Augmented Reality (AR) has been shown to be effective in delivering context-aware directions and reducing the time by more than 50% (p. 950) to identify the correct steps toward repairing. Despite the fantastic potential of AR, it would be tedious to create a set of instructions for each piece of machinery. However, by connecting the remote soldier with a technician, the maintenance instructions can easily be transferred to the former with ease.
A mobile app called the Augmented Reality Customer Collaborator (ARCC) was designed and developed using the Unity3D gaming engine which equips remote soldiers with the use of AR and the knowledge of the technician. With the app, a live video feed of the soldier’s location is streamed to the engineer, who can send back real-time directions in the form of augmented 3D models and animations. After the soldier receives the instructions, it overlays the augmentations onto the physical object, and the technician-recommended maintenance steps become visible.
Through the use of AR to assist with field maintenance can remarkably reduce the cost of repairs and the numerous errors across the board. As time goes on, AR guidance will continue growing and help anyone perform complex tasks without specialist guidance (p. 51).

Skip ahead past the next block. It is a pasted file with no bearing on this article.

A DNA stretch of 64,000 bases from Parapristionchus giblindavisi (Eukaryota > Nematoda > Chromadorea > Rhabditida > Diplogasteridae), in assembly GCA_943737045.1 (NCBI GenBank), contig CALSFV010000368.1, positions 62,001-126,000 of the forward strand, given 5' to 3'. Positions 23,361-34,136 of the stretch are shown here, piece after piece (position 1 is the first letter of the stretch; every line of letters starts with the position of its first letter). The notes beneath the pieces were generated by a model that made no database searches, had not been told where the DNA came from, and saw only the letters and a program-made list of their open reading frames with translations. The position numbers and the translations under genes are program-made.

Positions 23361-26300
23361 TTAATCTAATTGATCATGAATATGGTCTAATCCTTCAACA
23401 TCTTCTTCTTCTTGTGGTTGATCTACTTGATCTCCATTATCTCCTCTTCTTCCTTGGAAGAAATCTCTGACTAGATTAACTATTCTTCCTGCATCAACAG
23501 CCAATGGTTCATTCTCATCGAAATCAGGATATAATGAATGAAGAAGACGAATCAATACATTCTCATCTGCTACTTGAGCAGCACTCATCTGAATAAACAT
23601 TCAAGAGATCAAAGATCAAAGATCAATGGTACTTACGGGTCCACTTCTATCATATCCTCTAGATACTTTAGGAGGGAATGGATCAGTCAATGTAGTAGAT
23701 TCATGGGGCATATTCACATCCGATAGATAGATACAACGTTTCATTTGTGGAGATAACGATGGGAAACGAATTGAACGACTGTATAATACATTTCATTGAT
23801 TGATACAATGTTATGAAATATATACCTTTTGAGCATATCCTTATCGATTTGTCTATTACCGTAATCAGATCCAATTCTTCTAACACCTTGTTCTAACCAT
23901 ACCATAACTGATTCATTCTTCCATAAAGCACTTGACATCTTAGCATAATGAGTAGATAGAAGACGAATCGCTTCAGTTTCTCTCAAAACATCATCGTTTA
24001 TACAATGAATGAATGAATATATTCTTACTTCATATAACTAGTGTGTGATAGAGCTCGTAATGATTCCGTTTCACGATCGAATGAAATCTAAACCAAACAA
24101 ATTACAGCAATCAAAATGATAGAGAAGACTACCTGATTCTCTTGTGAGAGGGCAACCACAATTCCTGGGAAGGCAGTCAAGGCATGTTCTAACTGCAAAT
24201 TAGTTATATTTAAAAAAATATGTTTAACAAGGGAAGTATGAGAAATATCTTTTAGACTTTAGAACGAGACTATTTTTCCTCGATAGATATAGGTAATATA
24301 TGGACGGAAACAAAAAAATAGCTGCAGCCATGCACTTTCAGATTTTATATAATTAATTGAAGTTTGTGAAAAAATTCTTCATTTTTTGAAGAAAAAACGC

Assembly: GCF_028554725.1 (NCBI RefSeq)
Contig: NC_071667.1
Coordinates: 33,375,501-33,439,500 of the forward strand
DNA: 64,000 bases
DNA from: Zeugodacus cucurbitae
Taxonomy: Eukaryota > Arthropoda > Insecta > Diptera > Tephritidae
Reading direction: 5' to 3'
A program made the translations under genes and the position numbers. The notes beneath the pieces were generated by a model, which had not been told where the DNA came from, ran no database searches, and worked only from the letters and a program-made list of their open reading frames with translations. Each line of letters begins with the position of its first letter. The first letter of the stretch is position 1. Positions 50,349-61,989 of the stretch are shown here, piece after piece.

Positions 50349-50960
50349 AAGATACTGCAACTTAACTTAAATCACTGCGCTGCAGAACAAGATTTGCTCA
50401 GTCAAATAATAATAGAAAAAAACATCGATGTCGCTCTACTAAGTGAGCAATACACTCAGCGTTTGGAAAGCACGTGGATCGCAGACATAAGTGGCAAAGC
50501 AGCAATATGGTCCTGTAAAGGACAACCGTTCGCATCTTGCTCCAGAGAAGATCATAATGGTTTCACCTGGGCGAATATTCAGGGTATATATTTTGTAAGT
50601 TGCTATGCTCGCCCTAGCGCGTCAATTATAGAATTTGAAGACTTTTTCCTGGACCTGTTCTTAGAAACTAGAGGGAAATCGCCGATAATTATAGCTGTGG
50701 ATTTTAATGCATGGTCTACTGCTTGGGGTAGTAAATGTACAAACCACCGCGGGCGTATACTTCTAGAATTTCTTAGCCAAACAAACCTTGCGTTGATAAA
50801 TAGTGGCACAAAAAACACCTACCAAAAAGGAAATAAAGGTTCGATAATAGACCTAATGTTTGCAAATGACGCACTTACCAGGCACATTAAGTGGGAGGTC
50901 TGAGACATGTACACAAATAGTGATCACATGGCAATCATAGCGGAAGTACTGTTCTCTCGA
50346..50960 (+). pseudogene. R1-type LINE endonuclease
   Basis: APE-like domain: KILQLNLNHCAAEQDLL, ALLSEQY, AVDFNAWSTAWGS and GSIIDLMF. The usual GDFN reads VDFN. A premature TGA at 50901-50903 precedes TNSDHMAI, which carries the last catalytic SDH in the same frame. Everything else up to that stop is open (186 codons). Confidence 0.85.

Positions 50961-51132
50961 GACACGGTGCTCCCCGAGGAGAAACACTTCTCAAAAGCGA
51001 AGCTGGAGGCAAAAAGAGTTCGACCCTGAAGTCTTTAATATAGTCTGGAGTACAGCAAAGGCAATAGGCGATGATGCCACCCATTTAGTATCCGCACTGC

Float can also attest to a large amount of training interest in mobile technologies and apps. Float has designed and developed several apps, experiences, and technologies are to be used by service members for a variety of use cases. We’ve completed some fantastic research projects in the space and have been impressed by for the forward-thinking our clients have shown.
We envisioned a bold and futuristic tool to approach augmenting an operational environment by creating a personal assistant prototype. This prototype can assist with three primary use cases: 1) location help, 2) environmental signifiers (such as OCR, real-time text translation, and numerical mask identification), and 3) personal identification help via face recognition. Need more info? It was covered in the CTTSO View book here (p. 67).
Float had the great privilege to create an application to assist military members to adjust to the civilian life once their terms were over. The Transition Assistance Program (TAP) Mobile App, this xAPI app aids military service members in making plans and establishing goals for success in noncombatant life. TAP will allow returning troops and their counselors to track their progress with over 200 personalized tasks it must complete. As an example, the app offers a geolocation feature which will help service members find nearby wellness services and institutions for education, careers, training, and entrepreneurship. It can enable push notifications to remind the user to complete the assigned tasks on schedule. They developed tAP for Android and iOS devices.
These are just a few examples of how the Space and Defense Industries are using mobile learning to their advantage. What do you think? Is mobile technology made for the modern military? What sorts of efforts have you seen in creating great mobile tools for defense, space, and related fields?